Brit orgs bolster femmes

Scheme places tyro helmers alongside vets

LONDON — The renewal of joint venture Directing Change, which bowed last year, underlines the dedication of partners Women in Film & Television and UIP to enhancing women’s chances of breaking into film directing.

Directing Change gives emerging female directors the chance to work alongside established helmers. Last year’s beneficiaries were Shreepali Patel, who worked with Roger Michell on the Pathe production of “Enduring Love,” based on Ian McEwan’s novel; and Tammy Riley-Smith, who shadowed John Madden on the Miramax feature “Proof.” The scheme assists the applicants financially throughout their placement.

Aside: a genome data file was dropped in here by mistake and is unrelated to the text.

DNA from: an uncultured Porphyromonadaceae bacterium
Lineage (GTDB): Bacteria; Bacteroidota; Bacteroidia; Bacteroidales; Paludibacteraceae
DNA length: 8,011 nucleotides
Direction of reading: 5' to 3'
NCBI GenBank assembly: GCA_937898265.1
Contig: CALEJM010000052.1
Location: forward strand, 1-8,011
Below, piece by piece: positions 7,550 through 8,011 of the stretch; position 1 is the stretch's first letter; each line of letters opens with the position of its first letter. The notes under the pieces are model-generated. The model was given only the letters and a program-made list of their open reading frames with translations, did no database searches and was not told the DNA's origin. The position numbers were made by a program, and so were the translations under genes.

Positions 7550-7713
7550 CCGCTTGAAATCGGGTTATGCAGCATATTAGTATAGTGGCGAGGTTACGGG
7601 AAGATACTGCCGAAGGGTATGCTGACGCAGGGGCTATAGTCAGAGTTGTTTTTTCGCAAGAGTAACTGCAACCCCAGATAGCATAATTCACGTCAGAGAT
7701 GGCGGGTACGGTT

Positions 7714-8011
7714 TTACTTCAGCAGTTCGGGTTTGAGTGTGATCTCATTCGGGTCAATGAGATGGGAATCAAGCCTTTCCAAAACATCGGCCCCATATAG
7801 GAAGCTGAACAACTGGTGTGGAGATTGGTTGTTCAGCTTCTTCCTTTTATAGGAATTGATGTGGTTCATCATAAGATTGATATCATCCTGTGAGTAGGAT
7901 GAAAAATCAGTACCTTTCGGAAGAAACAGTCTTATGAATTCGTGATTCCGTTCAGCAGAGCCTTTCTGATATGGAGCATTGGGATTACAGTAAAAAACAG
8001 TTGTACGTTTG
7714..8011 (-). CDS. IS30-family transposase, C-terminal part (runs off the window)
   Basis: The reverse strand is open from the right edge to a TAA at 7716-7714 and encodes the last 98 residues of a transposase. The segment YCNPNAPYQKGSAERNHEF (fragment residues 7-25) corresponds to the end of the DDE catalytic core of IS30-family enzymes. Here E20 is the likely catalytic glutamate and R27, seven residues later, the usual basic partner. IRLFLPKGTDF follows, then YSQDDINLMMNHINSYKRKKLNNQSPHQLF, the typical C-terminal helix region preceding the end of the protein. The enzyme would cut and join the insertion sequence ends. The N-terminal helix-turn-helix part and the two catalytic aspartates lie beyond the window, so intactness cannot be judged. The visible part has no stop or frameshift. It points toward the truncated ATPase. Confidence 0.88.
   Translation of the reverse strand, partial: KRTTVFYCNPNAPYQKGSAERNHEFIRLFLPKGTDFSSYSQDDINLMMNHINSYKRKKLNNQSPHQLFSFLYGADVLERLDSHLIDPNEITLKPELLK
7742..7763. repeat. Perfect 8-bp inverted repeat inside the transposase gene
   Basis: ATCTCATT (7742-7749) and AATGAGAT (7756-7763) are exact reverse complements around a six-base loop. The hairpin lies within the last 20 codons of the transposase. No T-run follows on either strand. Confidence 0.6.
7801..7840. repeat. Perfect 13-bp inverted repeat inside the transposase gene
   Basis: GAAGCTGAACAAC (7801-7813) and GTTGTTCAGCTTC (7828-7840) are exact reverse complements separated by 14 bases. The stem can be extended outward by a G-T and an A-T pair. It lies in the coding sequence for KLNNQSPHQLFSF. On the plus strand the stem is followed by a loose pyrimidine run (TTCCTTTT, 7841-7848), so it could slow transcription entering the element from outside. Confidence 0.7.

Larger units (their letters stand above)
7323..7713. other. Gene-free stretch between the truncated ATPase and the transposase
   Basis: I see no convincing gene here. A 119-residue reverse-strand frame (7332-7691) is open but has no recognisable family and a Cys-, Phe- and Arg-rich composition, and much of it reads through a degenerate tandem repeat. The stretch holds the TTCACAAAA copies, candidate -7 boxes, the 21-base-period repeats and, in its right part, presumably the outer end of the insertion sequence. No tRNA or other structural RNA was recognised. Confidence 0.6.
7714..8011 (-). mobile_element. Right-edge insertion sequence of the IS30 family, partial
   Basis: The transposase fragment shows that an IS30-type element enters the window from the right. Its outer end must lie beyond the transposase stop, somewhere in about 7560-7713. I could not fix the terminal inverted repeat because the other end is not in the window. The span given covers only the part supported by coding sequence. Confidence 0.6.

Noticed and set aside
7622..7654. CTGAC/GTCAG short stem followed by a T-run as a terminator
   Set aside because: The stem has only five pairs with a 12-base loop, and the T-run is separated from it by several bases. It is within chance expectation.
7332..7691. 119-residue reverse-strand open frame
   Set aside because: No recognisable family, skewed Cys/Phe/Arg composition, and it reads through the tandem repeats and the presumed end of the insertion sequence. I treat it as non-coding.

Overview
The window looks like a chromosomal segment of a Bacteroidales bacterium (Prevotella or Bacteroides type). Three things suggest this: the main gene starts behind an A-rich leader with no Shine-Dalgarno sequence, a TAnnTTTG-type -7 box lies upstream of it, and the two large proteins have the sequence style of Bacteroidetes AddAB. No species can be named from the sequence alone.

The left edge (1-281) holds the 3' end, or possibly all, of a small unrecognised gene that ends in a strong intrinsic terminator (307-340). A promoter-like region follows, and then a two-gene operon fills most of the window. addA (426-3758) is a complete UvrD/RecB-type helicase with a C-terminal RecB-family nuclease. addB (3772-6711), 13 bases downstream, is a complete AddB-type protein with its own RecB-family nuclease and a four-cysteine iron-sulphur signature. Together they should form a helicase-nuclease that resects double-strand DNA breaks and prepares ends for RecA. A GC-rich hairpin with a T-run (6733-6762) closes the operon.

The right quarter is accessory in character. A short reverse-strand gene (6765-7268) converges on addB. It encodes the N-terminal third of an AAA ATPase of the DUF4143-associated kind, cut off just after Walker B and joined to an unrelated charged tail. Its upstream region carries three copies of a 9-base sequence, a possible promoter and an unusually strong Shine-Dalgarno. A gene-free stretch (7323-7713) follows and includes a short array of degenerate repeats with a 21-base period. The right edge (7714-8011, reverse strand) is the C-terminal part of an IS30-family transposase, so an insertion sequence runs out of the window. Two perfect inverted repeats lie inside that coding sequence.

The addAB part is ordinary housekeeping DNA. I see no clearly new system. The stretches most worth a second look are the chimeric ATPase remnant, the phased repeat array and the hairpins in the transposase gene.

Directing Change is an integral part of WFTV’s campaign to address the dearth of women in the British media.

“The under-representation of women in the more technical areas of filmmaking is symptomatic of a larger problem,” said Jane Cussons, chief executive of WFTV. “The really top jobs in U.K. media continue to evade women due to ancient views and perceptions which need updating.”

Cussons, buoyed by Sofia Coppola’s British Academy Film Award nomination for directing and writing “Lost in Translation,” added, “Wouldn’t it be great if she got an Oscar? It would be only the third director nom for a woman and the first for an American.”

UIP chairman-CEO Stewart Till said, “Directing Change is a significant step toward redressing the imbalance of female film directors working in our industry today, and I am delighted with how well the scheme has developed.”

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